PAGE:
Chicago White Sox Year in Review: Paul Konerko, 1B
2012 ZiPS Projection: .298/.359/.486, 27 HR, 87 RBI, .364 wOBA
2012 Bill James Projection: .282/.372/.497, 32 HR, 102 RBI, .368 wOBA
2012 Actual Statistics: .298/.371/.486, 27 HR, 87 RBI, .369 wOBA
Exhibit A is one of the better hitters in baseball, with consistent power from the right side of the plate and a calming force in a surprising contender’s lineup.
Exhibit B is a hitter struggling to make consistent contact and a generally mediocre, below replacement-level player, still in the middle of the lineup, but instead on a team free falling out of contention.
These exhibits are both Chicago White Sox first baseman Paul Konerko’s 2012 season. I would hate to use the “tale of two halves” cliché, but that is exactly what Konerko gave the South Siders in 2012.
His 29 home runs were disappointing given back-to-back 30 home run seasons and his 2.1 WAR is his worst since 2008 (0.5). Most of his basic numbers regressed a bit, but Konerko remained a solid to above-average hitter. Should we have expected anything more or less?
The real question is why Konerko collapsed in the second half. Much has been made of Konerko’s hurt wrist, which he recently had surgery on, and while that is a reason, it is not an excuse. The season still existed and we cannot dig our heads in the sand and simply throw our hands in the air and act like the second half should not be a concern.
Wrist injury aside, why did two consecutive months of .400 on-base percentage lead to a .323 OBP June and a beyond-painful .282 August?
Looking at the numbers, Konerko started hitting too many grounders. Konerko’s offensive regression in 2012 aligns almost perfectly with a meteoric rise in grounders.
After GB rates of 40 percent, 35 percent and 34 percent in April, May and June respectively, Konerko’s ground ball rate jumped to 43.8% in July.
His worst month statistically, August saw an excruciating 50 percent ground ball rate. All-around Konerko’s 41% ground ball rate in 2011 was his highest since 2004. Likewise, Konerko’s GB/FB ratio (1.13) was also a career-high.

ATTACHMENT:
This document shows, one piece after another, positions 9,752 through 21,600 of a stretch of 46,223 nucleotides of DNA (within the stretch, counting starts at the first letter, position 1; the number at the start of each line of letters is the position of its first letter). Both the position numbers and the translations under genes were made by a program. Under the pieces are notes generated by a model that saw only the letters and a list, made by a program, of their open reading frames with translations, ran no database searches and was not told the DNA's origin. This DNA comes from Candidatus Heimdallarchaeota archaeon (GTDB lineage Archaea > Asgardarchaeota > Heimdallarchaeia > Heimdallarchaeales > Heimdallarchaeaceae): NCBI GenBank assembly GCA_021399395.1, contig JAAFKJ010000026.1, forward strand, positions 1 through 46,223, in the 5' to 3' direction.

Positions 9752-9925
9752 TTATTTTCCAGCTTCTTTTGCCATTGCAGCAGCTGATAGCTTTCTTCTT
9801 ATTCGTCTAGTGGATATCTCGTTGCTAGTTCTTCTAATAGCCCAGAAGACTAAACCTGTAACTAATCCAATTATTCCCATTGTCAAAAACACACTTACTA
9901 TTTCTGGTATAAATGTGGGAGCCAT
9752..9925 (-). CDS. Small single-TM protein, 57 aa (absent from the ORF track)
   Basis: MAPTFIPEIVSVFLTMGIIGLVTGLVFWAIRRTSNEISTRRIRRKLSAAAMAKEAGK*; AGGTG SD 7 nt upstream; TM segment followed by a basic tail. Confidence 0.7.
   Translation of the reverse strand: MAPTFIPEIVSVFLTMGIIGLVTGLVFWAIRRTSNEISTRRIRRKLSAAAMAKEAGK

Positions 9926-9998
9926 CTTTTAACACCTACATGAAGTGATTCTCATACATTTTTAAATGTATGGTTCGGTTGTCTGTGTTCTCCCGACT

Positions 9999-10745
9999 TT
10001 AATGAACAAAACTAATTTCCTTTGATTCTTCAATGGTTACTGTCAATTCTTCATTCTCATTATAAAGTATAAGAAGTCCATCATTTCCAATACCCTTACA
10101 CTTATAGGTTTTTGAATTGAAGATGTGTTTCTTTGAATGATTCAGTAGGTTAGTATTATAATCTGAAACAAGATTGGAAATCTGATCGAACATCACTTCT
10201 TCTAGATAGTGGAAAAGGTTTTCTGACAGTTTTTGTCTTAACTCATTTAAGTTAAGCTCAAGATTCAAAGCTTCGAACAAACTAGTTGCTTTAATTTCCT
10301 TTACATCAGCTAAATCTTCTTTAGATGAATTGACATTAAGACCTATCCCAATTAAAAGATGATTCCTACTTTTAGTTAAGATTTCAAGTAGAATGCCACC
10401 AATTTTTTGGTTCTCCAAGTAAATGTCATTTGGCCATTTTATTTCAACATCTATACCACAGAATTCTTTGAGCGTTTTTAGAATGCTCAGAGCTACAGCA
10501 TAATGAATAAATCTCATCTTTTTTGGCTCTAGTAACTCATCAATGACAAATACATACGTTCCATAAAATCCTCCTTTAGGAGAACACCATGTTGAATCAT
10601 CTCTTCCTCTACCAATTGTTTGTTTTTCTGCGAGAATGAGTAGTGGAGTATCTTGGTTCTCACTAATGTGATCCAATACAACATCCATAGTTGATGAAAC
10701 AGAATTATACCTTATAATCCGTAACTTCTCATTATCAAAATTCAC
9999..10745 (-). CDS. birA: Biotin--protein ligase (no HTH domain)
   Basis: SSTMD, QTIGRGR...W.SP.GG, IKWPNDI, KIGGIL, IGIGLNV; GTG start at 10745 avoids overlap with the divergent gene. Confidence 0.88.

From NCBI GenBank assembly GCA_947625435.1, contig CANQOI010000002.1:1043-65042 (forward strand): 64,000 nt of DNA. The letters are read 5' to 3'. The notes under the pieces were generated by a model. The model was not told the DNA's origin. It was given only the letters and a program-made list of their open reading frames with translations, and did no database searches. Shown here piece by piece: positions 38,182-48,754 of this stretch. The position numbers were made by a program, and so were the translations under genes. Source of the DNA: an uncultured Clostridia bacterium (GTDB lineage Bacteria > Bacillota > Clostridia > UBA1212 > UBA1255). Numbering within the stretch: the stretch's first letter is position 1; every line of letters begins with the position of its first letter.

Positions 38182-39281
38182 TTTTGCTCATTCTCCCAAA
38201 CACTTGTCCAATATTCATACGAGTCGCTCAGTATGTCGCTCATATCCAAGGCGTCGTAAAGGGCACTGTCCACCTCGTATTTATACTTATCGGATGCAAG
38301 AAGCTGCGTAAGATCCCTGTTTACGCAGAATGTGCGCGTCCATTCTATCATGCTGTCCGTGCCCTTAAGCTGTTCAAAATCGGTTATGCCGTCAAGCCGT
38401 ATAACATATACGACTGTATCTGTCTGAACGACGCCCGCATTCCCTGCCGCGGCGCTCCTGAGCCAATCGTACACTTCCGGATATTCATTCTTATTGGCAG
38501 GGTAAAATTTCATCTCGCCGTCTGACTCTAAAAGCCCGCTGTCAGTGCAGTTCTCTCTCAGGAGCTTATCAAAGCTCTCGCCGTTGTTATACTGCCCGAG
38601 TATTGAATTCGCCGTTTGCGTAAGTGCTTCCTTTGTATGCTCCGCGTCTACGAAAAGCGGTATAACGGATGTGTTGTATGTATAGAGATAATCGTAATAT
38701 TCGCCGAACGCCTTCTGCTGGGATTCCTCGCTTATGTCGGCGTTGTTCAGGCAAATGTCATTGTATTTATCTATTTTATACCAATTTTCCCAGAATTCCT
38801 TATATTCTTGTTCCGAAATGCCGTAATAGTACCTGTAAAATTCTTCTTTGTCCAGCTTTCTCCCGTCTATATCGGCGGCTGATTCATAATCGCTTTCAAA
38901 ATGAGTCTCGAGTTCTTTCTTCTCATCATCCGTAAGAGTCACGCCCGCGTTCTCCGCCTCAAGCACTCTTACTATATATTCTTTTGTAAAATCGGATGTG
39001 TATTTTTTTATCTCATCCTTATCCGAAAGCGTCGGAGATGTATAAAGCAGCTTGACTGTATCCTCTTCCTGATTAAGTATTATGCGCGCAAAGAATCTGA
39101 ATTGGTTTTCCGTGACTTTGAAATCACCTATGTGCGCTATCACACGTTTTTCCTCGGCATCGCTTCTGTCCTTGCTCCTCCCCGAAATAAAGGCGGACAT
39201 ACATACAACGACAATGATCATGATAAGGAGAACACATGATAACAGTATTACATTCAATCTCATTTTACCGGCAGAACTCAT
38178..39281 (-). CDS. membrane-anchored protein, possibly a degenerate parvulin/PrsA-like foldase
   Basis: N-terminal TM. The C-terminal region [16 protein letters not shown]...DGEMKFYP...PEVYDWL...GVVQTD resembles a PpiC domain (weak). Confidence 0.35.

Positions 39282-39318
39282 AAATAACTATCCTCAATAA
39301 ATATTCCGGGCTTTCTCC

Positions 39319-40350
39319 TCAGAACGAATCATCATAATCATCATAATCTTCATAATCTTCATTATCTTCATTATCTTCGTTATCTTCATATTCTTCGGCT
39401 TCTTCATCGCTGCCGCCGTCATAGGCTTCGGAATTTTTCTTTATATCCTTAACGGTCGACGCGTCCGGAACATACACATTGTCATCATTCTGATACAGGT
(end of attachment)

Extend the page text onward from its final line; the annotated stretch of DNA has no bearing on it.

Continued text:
Konerko just cannot afford to put the ball on the ground. He is clearly not a swift runner, so he is certainly not running out any grounders, and obviously Konerko is a player who is more effective when he is putting balls in the air, whether using the home run or generating doubles via line drives.
Strangely enough, pitchers did not seem to pitch differently to Konerko in 2012. Across the board, the pitch types were strikingly similar outside of a slight increase in curveballs thrown (7.4 percent to 10.8 percent).
There is no reason to believe the slight increase has any relation to the higher ground ball rate, but rather the larger issue of Konerko’s offensive ability regressing as he continues to age out of his prime.
Of course, it shouldn’t seem like Konerko had a bad year or is aging himself out of the lineup because that is not true at all. It was more of a disappointing year because Konerko appeared to be on the path to the best year of his career. Instead, he regressed into a very “Konerko” season.
On the positive, Konerko remains a great hitter with runners in scoring position, putting up a stellar .285/.379/.44 line in that department, and while his raw RBI numbers may be disappointing, he batted behind Adam Dunn, who spent most of 2012 rounding the bases or sulking back to the dugout after a strikeout.
It would be reassuring to say Konerko’s first half is something we could see from him again, but that is simply not realistic. He also will not be as awful as he was in the second half, instead, as it usually is with Konerko, it will be somewhere in the middle.
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